The residents of the sprawling Dadaab camp in northern Kenya are living paradoxes: nationals of no nation, refugees who in many cases are also natives — born and raised in a state of anguished waiting.
This wasn't supposed to happen. When Dadaab was established a quarter of a century ago, it was envisioned as a short-term shelter, mostly for Somalis fleeing war and famine. It was not meant to endure for two decades and become home to possibly as many as 600,000 people — though the official count is much smaller.
But a lesson of Ben Rawlence's magisterial "City of Thorns: Nine Lives in the World's Largest Refugee Camp" (Picador) is that the multitudes, driven by fear and want, are endowed with their own momentum. Their informal collective power overwhelms institutional designs.
As a result, little in Dadaab functions exactly as planned. A regional black-market economy flourishes in the absence of jobs, lynch mobs fill the law enforcement vacuum and the temporary camp appears to grow more permanent by the year.
Rawlence spent about five months there, beginning in 2011, building on six years of research he conducted for Human Rights Watch in the Horn of Africa. His chronicle focuses on the everyday lives of camp residents during a period when international-aid attention shifts to Syria, terrorism seizes Kenya, pressure mounts to close the camp and decisions made in European capitals reverberate down the lines of flimsy tents.
This is a tough assignment on many counts. Not only does "City of Thorns" represent hard, lonely work in a desolate place. It chooses the most difficult of subjects — a refugee camp already notorious for being the world's largest and singled out for periodic saturation media coverage and celebrity visits by the likes of Angelina Jolie. Besides explaining the camp, Rawlence must pierce intellectual complacency toward what might seem wearily familiar fare.
That he succeeds is tribute to his commitment to reporting from the ground up. He keeps his lens narrow, basing his account almost entirely on observed detail and intimate discussions with residents.
We see Dadaab through an accumulation of vivid impressions — passed bottles of Fanta, couples bickering over money, bags of donated sorghum that no one knows how to cook, a pornographic picture of a white woman on a Muslim husband's phone.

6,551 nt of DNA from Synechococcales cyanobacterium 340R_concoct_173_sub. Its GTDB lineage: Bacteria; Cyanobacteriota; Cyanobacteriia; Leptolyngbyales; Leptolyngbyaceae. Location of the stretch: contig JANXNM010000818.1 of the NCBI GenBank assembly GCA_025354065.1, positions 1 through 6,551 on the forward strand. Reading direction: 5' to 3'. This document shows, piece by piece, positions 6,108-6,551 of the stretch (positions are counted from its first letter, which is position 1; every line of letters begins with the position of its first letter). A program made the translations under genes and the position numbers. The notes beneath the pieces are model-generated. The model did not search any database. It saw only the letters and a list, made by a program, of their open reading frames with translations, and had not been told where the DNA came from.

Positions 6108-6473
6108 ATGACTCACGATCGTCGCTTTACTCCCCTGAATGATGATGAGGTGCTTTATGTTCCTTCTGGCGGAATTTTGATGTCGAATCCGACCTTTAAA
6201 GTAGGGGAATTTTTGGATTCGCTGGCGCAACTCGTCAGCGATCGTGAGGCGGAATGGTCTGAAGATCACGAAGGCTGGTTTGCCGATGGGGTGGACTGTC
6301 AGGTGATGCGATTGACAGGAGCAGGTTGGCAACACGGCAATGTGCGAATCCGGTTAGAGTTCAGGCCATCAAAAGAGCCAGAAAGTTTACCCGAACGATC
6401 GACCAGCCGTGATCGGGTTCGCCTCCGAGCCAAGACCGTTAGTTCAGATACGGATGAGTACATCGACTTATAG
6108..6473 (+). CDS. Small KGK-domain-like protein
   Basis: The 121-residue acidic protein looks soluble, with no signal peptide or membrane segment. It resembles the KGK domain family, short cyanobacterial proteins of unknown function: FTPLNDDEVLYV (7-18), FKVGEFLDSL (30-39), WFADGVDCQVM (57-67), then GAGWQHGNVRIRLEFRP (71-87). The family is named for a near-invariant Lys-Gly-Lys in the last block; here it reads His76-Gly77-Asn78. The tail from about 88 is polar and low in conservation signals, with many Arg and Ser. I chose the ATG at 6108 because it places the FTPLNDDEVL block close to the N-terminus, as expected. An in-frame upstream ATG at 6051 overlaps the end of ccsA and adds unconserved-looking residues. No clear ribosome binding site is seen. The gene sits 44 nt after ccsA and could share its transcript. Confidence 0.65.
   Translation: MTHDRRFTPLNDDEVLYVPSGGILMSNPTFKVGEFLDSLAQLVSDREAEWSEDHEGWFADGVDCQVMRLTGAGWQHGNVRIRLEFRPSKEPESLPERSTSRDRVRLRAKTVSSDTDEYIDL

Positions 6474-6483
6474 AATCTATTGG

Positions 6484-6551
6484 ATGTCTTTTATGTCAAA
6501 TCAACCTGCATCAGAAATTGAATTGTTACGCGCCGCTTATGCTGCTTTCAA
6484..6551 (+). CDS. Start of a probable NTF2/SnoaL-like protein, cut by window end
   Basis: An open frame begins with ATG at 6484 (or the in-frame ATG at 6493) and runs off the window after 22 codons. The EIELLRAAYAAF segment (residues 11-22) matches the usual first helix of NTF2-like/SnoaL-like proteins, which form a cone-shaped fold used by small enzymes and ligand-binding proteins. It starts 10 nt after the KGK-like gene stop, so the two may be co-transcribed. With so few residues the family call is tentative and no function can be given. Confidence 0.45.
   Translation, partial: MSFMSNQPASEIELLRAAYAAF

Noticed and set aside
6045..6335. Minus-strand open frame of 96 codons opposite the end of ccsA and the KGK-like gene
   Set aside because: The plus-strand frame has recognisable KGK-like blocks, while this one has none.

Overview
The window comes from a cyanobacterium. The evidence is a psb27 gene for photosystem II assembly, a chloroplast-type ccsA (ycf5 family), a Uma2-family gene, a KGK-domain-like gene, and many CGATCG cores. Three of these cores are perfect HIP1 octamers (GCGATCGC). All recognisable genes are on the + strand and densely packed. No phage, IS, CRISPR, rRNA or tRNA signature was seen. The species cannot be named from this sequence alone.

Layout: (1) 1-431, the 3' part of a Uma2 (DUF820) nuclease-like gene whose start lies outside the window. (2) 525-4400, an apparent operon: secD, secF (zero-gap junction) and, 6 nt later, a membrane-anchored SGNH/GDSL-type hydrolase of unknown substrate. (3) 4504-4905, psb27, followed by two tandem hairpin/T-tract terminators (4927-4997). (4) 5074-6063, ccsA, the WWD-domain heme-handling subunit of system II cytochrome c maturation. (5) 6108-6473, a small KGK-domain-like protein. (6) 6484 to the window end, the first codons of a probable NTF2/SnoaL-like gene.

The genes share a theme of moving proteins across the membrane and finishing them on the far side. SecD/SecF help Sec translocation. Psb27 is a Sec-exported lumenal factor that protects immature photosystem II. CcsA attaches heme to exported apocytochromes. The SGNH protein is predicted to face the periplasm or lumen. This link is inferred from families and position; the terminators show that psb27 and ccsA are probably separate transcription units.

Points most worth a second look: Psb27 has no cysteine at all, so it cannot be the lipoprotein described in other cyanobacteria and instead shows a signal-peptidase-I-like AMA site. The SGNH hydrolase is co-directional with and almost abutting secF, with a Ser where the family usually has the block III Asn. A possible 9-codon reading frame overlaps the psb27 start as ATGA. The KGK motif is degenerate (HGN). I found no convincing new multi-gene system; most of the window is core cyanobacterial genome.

The people in the book — among others, a former child soldier, a youth leader, a drug addict — have flaws and virtues but are mostly striking for their ordinariness. It is their predicament that is extraordinary, and this makes their travails the more gripping.
"No one looked at the situation of the war and considered their options rationally," Rawlence observes cannily, describing a youth's heart-stopping escape from Somalia. "You took decisions like a rock climber on a treacherous face making one move at a time to stay alive."
One surprise of this book is its suspense. It chronicles the lives of people trapped in soul-eroding tedium, yet it moves like a thriller. As conditions in the camp grow more desperate, one dread development follows another at a quickening pace: Aid workers are kidnapped. Then NGOs pull out. Latrines overflow, cholera erupts, violence stalks camp residents. The feeling, as the book progresses, is that of walls closing in.
The subjects cope as best they can, sometimes buckling. A man is so seized by envy when his sister wins resettlement in Canada that he is incapacitated for days, as if by flu. Residents compose false Facebook pages of imaginary lives in Cleveland, complete with photos of cars they don't own. They huddle to discuss whether to attempt the "tahrib" — Somalis' word for illegal migration to Europe.
No one is exempt from personal problems just because they reside at the heart of a massive humanitarian crisis. A young woman fleeing war is disappointed that a Caesarean has robbed her of the experience of natural childbirth; a couple's marriage is strained by camp life — but also by the husband's obsession with soccer.
A strange new refugee culture merges traditions of the Sufi pastoralists with Western values imbibed from aid workers. Camp residents are fluent in concepts such as democracy and "gender balance." Yet they scan the sky for omens.
Rawlence describes a generation "marinated in the UN vocabulary their whole life." But their mastery of English and NGO norms gets them exactly nowhere. They remain stuck, waiting for their lives to start.
One virtue of this book is to show us how thoroughly these lives are grafted onto that of a larger world, despite the camp's nominal exile from it.
"City of Thorns" is as much about the rest of us as it is about the refugees it describes. It evolves into a meditation on the war on terror, the European refugee crisis, and corruption in the developing world without ever releasing its tight focus on Dadaab.
We are left to conclude that the residents of Dadaab — restless, deracinated, mostly young — have not been left behind by the times. They are its products, exiled in ways only modernity makes possible.
"This is part of the world," a young man assures a despondent friend at one point. Rawlence doesn't pause to say the obvious — that if you have to lay claim to the world, you've already left it.
But like so many of the truths in this book, this one transcends its context.
City of Thorns
Nine Lives in the World's Largest Refugee Camp
Picador: 400 pp., $26